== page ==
Week of November 18, 2013

A weekly Saturday recap to share with you our favorite links, discoveries, and events from the past seven or so days. This week: a cement-truck mural, a furniture collection about shark-hunting, a pretty way to empty your pockets, and more.


Brynjar Sigurðarson (Icelandic, active in Switzerland, b. 1986) for Galerie Kreo (Paris, France, founded 1999); White Side Table, from The Silent Village Collection, 2013; Ash wood, metal, Krion, ropes, nylon strings, feathers, fur, leather, printed fabrics, chains and hooks; 63.5 × 48 × 33.5 cm (25 in. × 18 7/8 in. × 13 3/16 in.)

As a student at the Icelandic Academy of the Arts, Brynjar Sigurðarson spent time in the seaside town of Vopnafjörður, where he learned how to construct the nets fishermen use to hunt sharks. He adapted that technique in a collection of furniture for Galerie Kreo, featured on Disegno this week.


RafaelIf you’ve been dying to incorporate that colorful Rafael de Cardenas aesthetic into your home but wondering how you’re going to afford that $35,000 price tag, this is the product for you! Cultured Magazine collaborated with Artsy to commission a small object from the in-demand designer: Le Cube-All, a “valet tray used to collect change, keys, and daily miscellany.” Love the mix of neon acrylic rods and car paint.
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Sooooo we kind of promised ourselves a self-imposed ban on squiggles. But how can this cement-truck mural by Andrea Bergart not make you happy? See you later, squiggle-haters!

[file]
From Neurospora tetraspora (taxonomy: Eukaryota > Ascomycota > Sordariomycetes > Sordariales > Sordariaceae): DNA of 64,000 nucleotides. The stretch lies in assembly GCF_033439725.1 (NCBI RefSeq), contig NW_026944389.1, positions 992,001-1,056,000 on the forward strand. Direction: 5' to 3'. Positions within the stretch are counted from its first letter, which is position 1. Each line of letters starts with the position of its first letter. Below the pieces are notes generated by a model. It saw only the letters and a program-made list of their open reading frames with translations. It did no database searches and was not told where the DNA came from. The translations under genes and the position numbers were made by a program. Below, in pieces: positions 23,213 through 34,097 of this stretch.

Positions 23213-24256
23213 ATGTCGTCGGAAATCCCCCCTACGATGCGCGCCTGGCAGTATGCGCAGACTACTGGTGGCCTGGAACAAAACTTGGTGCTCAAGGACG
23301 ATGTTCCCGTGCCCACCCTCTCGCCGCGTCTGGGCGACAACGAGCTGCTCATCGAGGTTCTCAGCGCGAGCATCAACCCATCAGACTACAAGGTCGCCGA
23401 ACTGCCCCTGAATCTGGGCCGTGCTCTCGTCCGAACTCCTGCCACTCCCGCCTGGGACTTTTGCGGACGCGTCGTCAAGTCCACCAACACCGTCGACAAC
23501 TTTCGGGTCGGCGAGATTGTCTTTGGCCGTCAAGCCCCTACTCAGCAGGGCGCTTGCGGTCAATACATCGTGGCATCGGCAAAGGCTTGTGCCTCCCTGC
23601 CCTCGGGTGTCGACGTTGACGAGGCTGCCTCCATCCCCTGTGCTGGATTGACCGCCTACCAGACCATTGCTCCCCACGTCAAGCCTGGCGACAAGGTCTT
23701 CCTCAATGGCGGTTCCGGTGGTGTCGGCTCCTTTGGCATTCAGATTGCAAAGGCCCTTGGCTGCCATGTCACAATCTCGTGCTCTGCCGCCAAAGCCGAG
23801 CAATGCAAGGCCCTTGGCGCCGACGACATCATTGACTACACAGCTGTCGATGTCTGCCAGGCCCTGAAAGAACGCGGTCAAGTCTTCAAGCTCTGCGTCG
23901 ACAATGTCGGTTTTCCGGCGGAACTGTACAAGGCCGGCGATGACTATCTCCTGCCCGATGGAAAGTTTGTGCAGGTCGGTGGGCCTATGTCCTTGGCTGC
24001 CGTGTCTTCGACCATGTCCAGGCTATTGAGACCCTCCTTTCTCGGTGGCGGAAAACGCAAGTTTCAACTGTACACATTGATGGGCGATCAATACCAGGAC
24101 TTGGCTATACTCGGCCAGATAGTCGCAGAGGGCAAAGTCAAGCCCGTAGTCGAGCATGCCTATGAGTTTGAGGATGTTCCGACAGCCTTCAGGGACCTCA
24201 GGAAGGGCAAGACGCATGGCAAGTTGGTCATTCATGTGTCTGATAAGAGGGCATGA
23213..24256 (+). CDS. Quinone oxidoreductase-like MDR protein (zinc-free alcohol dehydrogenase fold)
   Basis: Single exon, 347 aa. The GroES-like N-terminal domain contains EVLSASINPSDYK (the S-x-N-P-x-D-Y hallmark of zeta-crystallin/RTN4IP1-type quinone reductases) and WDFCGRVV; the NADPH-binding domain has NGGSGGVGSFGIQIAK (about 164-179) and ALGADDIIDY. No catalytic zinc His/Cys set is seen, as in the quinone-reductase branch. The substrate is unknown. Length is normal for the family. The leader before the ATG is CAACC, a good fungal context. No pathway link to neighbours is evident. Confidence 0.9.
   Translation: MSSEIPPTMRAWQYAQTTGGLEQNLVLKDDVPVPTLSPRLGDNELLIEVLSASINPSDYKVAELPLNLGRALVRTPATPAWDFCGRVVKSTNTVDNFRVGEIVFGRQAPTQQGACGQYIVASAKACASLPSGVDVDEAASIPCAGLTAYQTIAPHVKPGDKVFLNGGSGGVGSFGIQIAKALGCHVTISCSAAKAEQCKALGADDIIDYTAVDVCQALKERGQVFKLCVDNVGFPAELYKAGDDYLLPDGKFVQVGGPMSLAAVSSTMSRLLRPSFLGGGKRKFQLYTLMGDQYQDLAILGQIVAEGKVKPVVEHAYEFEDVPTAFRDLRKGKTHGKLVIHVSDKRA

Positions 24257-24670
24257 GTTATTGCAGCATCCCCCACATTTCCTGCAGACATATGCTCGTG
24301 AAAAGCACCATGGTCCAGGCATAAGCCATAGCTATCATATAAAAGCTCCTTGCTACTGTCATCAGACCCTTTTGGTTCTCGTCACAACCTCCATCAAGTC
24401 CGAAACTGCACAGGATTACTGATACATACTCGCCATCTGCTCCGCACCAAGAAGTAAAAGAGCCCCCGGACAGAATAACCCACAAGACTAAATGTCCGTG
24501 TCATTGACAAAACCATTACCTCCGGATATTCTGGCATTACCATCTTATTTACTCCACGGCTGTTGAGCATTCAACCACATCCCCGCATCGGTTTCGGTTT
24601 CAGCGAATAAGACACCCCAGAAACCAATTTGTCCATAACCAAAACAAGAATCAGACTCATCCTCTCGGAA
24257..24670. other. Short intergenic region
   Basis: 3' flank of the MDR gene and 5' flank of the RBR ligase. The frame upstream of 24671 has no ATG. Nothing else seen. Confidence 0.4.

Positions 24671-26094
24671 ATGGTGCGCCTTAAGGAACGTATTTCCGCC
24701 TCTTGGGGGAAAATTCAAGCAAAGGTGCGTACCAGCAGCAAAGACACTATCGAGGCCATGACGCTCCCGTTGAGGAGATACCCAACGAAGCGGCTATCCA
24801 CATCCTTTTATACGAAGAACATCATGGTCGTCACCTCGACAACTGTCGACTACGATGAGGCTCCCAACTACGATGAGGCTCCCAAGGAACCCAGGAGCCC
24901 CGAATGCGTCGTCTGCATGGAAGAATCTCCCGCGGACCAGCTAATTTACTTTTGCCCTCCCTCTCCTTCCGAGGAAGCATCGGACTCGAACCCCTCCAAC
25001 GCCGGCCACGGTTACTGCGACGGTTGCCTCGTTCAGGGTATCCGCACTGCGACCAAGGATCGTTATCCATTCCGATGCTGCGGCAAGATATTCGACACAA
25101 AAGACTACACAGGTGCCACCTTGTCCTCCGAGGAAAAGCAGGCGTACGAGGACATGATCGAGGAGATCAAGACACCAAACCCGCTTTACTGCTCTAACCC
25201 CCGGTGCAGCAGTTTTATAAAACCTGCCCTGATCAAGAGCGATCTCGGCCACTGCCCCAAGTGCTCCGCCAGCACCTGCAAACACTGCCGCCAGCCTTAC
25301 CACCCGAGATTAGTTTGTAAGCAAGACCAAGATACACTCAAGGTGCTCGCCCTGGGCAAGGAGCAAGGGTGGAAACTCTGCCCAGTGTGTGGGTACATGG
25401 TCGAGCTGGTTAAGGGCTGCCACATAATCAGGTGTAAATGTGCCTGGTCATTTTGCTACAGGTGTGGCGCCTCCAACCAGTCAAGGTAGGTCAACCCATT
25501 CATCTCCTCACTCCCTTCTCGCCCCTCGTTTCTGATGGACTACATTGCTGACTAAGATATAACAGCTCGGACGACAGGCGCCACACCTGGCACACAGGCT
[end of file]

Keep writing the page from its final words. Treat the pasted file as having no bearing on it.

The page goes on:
Thanks to a tip-off from PIN-UP editor Felix Burrichter, we discovered the Georgian-born Berlin-based artist Thea Djordjadze, who opened her second solo exhibition at the Milan gallery Kaufmann Repetto this week. “Using materials usually kept on the inside of sculpture – wire, plaster, foam – Djordjadze creates delicate and elegant objects that seem to retrace the narrative of their creation.” Beautiful.

Cute new ceramic pieces by Ole Jensen and Claydies at Copenhagen Ceramics, where visitors are invited to actually play with the installed objects (like the purple “speaking podium” above).


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We went to Bec Brittain‘s packed opening at E.R. Butler during ICFF this year, but we didn’t really see the lights themselves until this Monday, when the New York lighting designer opened a solo show at Matter. (It may have helped that we were among the first people to the party.) As a result, pretty much everything looked new to us, although her Twin Vise light (above) was in fact the only brand-new work on display.
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Brittain’s work popped up again on Wednesday, when we went to a cocktail party for “Kickass Ladies” at the new Atelier Courbet in Nolita. That’s her mirror for SCP above; the shop also carries amazing work by the up-and-comers like Anna Karlin and Souda, alongside Sevres porcelain, Saint-Louis glass, and a restored 19th century carriage.Screen Shot 2013-11-22 at 3.13.41 PM

Completing our unintentional trifecta of lady power events was the first solo show by our friend Kristin Victoria Barron of Kriest Studio, who’s Orchis collection was shown at Mondo Cane. We loved the Aubock-like cast-brass accessories, but the real show-stoppers were lamp bases and vessels, made from turned Aesculus burls harvested from a wood farm in Northern California.


Ben Medansky

If you don’t follow us on Instagram, you might not be aware of the full extent of our obsession with LA ceramicist Ben Medansky. We already bought this, we’re considering this, and if the photo above is any indication of where his work is going, we’re going to have to clear more space on our shelves.

Heath Ceramics alluded to their new venture into the clock world here, but their Instagram makes it seem like they’ll be here sooner rather than later (no pun intended).